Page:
Two new papers on avian biodiversity monitoring

I’m excited to share two new papers related to acoustic monitoring of bird bird communities!

  1. BirdNET: A deep learning solution for avian diversity monitoring‘ by Stefan Kahl, me, Maximilian Eibl, and Holger Klinck was published in Ecological Informatics.
  2. Survey coverage, recording duration, and community composition affect observed species richness in passive acoustic surveys‘ by me, Stefan Kahl, Phil Chaon, Zach Peery, and Holger Klinck was published in Methods in Ecology and Evolution.

The Ecological Informatics paper (available HERE) provides a technical description of a new machine learning algorithm, BirdNET, which can identify 984 bird species by sound – over 95% of the species found in North America and Europe. It was trained with ~1.5 million weakly labeled samples and validated with focal recordings, fully annotated data, and over 33,000 hours of soundscape data recorded at an eBird hotspot. The key performance metric is “mean average precision”, which was 0.79 – meaning that most predictions for most species are correct. If you have any questions about BirdNET, I encourage you to contact Stefan. I’d also like note that there is a free BirdNET app available for iOS and Android, and the current species count is about 3,000.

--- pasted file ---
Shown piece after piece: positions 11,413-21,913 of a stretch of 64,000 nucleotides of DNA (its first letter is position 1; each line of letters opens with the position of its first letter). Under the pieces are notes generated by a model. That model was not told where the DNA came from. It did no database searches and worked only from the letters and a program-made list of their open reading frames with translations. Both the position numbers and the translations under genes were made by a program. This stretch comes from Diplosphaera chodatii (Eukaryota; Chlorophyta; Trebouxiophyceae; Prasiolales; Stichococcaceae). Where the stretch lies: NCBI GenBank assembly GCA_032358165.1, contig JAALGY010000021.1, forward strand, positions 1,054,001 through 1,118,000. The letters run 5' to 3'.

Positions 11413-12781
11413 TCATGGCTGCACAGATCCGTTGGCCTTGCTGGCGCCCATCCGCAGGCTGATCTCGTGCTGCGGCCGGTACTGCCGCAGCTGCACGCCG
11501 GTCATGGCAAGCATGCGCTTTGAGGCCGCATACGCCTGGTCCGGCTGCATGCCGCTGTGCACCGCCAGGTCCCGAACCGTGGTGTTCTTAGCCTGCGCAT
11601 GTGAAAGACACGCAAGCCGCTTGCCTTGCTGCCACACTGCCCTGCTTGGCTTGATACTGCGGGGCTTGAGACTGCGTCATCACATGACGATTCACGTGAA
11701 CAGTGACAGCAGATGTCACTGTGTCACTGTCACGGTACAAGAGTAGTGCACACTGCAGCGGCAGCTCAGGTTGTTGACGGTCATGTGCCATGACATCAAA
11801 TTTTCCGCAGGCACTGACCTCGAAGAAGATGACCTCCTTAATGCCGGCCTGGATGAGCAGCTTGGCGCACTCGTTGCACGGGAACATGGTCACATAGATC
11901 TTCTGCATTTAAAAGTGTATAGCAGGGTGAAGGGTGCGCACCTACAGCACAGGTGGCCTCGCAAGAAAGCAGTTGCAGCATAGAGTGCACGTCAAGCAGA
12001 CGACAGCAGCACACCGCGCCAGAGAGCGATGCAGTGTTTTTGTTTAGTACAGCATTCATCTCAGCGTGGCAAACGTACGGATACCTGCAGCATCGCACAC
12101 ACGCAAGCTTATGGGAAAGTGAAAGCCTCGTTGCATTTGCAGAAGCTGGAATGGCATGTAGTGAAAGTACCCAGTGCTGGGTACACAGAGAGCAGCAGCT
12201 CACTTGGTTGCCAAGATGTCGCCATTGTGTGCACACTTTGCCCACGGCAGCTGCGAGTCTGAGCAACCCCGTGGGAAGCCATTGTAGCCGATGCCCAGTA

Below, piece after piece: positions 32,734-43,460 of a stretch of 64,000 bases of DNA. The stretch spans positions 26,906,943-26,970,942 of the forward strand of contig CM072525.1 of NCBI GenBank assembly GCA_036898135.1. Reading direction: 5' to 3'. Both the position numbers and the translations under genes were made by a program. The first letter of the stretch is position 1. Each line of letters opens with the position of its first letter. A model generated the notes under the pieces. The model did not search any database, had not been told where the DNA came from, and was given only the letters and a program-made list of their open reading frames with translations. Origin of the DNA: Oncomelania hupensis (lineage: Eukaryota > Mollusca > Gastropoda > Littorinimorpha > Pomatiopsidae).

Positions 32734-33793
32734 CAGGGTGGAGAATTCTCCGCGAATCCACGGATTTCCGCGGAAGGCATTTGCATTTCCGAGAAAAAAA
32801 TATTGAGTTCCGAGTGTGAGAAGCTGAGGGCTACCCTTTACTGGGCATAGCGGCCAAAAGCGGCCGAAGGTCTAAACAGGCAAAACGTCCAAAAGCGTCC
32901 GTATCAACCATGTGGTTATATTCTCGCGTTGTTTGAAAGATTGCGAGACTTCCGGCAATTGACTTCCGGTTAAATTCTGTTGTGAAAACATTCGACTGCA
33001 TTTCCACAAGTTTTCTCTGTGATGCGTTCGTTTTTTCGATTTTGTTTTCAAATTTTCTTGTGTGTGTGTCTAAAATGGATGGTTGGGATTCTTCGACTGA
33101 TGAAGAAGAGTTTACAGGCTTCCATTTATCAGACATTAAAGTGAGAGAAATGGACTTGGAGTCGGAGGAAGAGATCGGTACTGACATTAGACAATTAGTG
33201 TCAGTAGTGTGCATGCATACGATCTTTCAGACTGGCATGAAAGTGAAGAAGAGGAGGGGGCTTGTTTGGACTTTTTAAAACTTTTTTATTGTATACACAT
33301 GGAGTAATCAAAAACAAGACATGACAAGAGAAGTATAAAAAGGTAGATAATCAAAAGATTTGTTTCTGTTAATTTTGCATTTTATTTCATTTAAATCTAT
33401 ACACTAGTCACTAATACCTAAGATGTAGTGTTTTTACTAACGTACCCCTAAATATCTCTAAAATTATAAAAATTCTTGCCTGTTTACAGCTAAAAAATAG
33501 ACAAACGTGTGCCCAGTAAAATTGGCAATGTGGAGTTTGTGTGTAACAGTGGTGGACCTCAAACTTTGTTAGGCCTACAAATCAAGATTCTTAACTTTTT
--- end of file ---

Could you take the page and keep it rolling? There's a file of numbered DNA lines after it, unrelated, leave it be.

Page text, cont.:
The MEE paper (available HERE) draws on simulated bird communities as well as soundscape data from the Sierra Nevada (1,000 hours) and the Cornell Lab of O’s Sapsucker Woods (750 hours) which we analyzed with BirdNET to evaluate how different passive acoustic survey designs affected observed species richness. In short, rarefaction curves indicates that longer recordings are better, but by 28 hours (4 hrs at dawn per day for 7 days) species richness is increasing very slowly. Species composition and environmental heterogeneity have important implications for survey design as well. An ancillary finding with exciting implications for our upcoming work is that we identified over 100 species in the Sierra Nevada with just a week’s worth of data at 28 locations. If you have any questions about this paper, please contact me.

Published by connormw

Ecologist using bioacoustics for conservation.